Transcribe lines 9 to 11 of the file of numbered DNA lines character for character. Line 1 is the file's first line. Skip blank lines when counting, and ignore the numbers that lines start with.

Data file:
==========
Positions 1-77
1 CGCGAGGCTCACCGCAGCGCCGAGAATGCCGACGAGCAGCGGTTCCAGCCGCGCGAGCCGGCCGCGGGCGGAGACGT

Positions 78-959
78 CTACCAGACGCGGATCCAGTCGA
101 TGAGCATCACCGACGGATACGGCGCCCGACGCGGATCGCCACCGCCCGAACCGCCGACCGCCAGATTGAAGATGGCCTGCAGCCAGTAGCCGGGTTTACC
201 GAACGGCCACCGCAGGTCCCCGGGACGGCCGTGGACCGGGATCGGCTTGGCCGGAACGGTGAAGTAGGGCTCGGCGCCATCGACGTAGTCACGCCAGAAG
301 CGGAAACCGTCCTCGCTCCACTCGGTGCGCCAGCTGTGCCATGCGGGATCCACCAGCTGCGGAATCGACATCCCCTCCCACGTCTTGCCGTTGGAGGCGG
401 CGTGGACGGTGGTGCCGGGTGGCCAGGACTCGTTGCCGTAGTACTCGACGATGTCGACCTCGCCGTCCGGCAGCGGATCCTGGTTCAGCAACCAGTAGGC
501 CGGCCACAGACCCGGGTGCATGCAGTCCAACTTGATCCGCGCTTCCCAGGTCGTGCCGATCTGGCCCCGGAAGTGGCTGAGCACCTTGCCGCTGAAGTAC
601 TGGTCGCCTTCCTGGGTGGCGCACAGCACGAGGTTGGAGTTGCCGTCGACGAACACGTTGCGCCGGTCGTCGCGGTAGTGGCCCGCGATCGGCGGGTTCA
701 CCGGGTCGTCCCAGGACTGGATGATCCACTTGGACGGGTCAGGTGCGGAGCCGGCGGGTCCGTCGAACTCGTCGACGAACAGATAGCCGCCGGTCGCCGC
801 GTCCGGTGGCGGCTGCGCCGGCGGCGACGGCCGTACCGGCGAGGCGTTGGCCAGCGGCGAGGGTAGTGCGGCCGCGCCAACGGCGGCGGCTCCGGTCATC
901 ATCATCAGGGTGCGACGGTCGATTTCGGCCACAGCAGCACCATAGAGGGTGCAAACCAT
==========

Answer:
501 CGGCCACAGACCCGGGTGCATGCAGTCCAACTTGATCCGCGCTTCCCAGGTCGTGCCGATCTGGCCCCGGAAGTGGCTGAGCACCTTGCCGCTGAAGTAC
601 TGGTCGCCTTCCTGGGTGGCGCACAGCACGAGGTTGGAGTTGCCGTCGACGAACACGTTGCGCCGGTCGTCGCGGTAGTGGCCCGCGATCGGCGGGTTCA
701 CCGGGTCGTCCCAGGACTGGATGATCCACTTGGACGGGTCAGGTGCGGAGCCGGCGGGTCCGTCGAACTCGTCGACGAACAGATAGCCGCCGGTCGCCGC